After years of educating myself in order to campaign effectively with local people, I remain sceptical of the UK Government's £3 billion a year spend on subsidy to the renewables sector which I consider to have serious inadequacies in meeting our modern, long-term energy needs.
I believe that the Government needs to adopt a common sense and mixed energy policy, tapping into the huge potential of indigenous shale gas, and investing for the long-term in nuclear power.
I have a particular interest however, in the specific and controversial issue of on-shore wind turbines, an issue which countless, concerned residents have raised with me. I believe that onshore wind is, as a source of energy, intermittent, inefficient, inadequate and is blighting the skylines in many parts of rural Northumberland. This is why I have spent the last ten years campaigning against their relentless spread and working with residents to oppose inappropriate applications.
There is mounting evidence to support the former Chancellor of the Exchequer, Lord Lawson's assertion that “windpower is about the most stupid way of generating electricity you can imagine, it produces very expensive electricity only when the wind is blowing at the right speed, which is only 25% of the time”.
A recent study published by the Adam Smith Institute and the Scientific Alliance, concluded that wind farms, considering both in-shore and off-shore wind turbines, were “expensive and deeply inefficient.” Their research found that wind farms produced 80 per cent of their potential power output for less than one week annually and they managed 90 per cent output for only 17 hours a year. The accepted industry norm seems to be that on a long term basis they work at around a 20-25% efficiency. No rational person would invest in a car which only worked 1/4 of the time.
As well as being inefficient, the building of these wind turbines have been subsidised by the taxpayer & every family in their electricity bills, putting up their monthly bills. This is an entirely unacceptable situation affecting the poorest the most as they struggle to pay their fuel bills. These policies were set in place by Labour, with Ed Miliband MP, the Energy Secretary at the time, and run under the coalition by Ed Davey MP, a Lib Dem. I just do not understand how Labour and Lib Dem MPs claiming to support the poor should think that this subsidy culture to the investor at the direct expense of the poorest is acceptable.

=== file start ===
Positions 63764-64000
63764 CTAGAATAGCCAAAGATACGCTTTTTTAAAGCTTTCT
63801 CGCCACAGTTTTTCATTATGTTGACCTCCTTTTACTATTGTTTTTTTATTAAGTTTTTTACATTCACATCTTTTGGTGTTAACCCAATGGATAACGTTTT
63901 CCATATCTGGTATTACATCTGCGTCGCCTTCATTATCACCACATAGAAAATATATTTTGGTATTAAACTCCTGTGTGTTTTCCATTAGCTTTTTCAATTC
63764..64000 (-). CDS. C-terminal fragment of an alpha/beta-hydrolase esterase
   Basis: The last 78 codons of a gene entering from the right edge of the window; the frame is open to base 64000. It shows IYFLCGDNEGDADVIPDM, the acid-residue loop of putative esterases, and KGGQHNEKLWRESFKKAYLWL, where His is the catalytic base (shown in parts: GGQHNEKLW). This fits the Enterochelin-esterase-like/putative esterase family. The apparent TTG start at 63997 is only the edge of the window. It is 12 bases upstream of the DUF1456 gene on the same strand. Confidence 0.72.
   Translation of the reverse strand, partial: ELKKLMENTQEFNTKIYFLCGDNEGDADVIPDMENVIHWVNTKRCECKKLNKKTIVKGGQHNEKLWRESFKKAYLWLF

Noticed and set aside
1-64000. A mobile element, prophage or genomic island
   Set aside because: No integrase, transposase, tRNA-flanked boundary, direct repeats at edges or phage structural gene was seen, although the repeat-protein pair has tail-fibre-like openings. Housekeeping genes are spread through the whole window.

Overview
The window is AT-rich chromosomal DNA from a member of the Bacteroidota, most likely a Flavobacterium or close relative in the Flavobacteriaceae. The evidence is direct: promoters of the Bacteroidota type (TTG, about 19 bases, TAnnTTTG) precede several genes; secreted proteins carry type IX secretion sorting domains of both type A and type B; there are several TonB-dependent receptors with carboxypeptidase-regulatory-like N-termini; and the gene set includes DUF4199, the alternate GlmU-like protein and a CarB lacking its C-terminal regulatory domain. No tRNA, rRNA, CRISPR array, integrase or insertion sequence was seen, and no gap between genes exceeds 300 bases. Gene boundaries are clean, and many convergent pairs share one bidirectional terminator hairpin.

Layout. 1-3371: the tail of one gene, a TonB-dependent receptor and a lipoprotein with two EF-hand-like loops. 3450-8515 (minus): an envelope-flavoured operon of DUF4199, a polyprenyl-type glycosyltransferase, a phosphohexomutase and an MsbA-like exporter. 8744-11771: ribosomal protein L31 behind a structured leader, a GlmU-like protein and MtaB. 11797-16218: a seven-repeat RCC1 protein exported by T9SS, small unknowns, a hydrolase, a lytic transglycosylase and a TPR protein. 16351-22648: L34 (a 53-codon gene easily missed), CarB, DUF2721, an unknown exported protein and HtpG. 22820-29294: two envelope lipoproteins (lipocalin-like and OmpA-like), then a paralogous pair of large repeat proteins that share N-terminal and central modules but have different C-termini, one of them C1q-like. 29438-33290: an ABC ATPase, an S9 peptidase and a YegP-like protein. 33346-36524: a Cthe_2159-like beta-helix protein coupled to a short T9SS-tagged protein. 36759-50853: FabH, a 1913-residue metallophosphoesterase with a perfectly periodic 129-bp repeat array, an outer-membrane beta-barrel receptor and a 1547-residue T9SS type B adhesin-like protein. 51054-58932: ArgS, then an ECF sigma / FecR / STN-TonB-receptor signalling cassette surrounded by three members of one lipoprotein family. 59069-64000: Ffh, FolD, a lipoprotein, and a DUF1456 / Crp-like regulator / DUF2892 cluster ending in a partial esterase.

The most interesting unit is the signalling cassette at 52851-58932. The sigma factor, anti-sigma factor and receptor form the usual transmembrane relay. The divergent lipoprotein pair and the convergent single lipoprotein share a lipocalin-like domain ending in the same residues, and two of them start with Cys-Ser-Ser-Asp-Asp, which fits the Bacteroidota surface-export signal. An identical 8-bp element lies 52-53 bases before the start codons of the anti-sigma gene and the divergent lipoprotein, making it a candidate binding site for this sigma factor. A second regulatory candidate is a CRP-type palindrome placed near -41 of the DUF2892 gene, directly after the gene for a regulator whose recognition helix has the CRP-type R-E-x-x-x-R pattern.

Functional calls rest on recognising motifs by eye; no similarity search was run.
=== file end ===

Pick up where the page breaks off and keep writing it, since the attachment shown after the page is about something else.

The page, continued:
As well as being expensive and inefficient, further controversial aspects of on-shore wind are the negative visual impact and devastatingly detrimental affect on the Northumberland skyline including in areas of outstanding natural beauty. Anecdotal evidence of the death of rare birds in the blades is starting to emerge which is deeply concerning.
We have made great strides in fighting off large scale onshore turbines thanks to the policy set in place in 2013 by Eric Pickles, Secretary of State for Communities. He has given local planning committees leave to properly take into account the views of local people. Where this has not been done, he has been looking again, at developer applications, and determining whether the application should be rejected.
I am committed to supporting David Cameron's pledge, opposed by the Liberal Democrats, to end the public subsidy for on-shore wind turbines. Conservative Ministers have said that we can meet our EU renewable energy obligations without building any more wind turbines in rural locations. I will be ensuring that the manifesto commitment on this is robust.